The Christie is celebrating treating 1,000 patients with the pioneering cancer treatment of proton beam therapy (PBT).
Adrian Bishop, aged 56, from Rotherham, has recently become the 1,000th patient at The Christie to receive PBT after he was diagnosed with tonsil cancer last year when he noticed a painful ulcer at the back of his throat was getting bigger.
Doctors at his local cancer treatment centre in Sheffield explained that Adrian would be an ideal patient for proton beam therapy - a specialist form of radiotherapy that targets certain cancers very precisely, reducing side effects.
Whilst the current standard treatment is usually effective, patients with head and neck tumours, can suffer from long-term side effects including dry mouth, loss of taste, difficulty chewing and swallowing and problems with hearing. Some patients might need to use a feeding tube for the rest of their lives.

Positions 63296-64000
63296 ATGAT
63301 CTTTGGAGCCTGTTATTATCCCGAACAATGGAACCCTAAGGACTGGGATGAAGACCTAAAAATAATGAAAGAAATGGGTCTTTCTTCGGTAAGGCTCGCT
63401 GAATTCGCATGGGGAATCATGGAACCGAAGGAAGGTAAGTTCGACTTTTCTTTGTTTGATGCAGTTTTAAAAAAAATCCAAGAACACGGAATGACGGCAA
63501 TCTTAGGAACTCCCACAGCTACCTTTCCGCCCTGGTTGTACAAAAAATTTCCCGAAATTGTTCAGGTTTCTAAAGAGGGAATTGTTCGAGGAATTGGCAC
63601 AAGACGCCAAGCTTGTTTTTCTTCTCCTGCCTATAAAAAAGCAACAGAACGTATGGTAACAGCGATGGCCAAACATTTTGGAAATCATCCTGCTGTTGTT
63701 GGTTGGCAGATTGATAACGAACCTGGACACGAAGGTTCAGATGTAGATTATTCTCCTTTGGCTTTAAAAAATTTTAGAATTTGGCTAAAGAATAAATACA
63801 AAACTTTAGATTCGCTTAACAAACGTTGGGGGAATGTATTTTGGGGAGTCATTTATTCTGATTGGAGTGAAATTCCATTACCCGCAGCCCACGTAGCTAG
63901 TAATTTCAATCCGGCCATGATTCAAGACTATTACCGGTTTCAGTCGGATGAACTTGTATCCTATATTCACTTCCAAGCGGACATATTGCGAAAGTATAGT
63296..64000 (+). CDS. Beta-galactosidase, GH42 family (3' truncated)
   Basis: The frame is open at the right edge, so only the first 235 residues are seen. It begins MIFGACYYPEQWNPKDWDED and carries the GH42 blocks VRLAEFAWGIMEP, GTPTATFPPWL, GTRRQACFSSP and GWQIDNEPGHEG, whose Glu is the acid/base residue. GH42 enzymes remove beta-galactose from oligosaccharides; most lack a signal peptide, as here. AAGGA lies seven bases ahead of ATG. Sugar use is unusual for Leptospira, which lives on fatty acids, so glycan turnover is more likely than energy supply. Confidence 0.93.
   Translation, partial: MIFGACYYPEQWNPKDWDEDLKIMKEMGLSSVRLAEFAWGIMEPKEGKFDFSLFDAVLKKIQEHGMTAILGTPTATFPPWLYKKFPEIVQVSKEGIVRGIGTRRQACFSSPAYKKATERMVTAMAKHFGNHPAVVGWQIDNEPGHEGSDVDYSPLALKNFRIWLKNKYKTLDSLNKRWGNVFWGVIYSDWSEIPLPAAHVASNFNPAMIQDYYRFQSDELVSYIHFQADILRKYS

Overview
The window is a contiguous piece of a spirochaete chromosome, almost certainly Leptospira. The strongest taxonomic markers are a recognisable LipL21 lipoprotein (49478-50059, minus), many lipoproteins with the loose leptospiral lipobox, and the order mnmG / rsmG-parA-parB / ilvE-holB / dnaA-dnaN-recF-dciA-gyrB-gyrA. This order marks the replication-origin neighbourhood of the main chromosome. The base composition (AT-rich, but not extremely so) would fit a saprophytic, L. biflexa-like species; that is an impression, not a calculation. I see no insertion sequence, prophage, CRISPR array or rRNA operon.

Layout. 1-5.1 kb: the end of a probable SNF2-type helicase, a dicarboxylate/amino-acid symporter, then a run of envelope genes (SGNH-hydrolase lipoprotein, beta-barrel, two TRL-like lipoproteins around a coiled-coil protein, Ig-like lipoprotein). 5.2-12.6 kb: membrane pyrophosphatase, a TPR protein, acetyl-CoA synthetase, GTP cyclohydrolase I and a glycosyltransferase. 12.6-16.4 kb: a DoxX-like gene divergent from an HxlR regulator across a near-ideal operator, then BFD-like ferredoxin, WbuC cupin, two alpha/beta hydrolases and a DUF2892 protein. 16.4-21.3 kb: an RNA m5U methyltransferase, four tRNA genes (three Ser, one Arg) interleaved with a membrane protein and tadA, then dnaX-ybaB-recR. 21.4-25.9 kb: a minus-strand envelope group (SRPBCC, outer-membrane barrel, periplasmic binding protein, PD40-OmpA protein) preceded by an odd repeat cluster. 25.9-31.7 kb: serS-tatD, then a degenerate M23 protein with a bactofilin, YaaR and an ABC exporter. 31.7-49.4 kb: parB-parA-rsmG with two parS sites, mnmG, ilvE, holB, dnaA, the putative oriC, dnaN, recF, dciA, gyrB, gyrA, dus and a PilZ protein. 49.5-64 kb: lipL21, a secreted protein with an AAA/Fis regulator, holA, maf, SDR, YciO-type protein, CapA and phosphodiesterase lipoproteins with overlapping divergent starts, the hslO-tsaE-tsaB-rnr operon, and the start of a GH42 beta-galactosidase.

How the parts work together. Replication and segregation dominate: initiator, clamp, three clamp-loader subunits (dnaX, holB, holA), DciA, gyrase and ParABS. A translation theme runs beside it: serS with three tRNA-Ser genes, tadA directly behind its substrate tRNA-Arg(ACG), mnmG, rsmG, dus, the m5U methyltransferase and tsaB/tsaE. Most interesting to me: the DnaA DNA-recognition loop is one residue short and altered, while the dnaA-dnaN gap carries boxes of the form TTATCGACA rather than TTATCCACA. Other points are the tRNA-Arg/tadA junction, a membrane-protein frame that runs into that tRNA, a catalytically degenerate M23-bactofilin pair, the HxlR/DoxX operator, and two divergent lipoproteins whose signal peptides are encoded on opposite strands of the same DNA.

Grandad of 2 Adrian, who is married to Marie and works for Royal Mail, said: “I’m quite proud to be the 1,000th patient at The Christie to receive proton treatment. I hadn’t heard of it before. Everyone has heard of chemotherapy and radiotherapy, but not proton beam. When I learnt more about it, it looked an ideal way to help me suffer less side effects than the usual treatment can cause. I’m really pleased I was deemed eligible to be treated at The Christie.”
Adrian is currently midway through his treatment regime which will include 33 sessions of daily PBT treatment as well as 2 chemotherapy sessions. Adrian will stay at specially arranged and NHS-funded accommodation in Manchester throughout his time in the city.
Adrian added: “It is going well so far. The Christie is a fantastic place and is definitely in the business class of hospitals.
“I was obviously very frightened when I was diagnosed. It was a huge shock and in some ways, the mental impact is just as tough as the physical side. Fortunately my doctors explained that with the treatment it would be curable, so here I am in Manchester.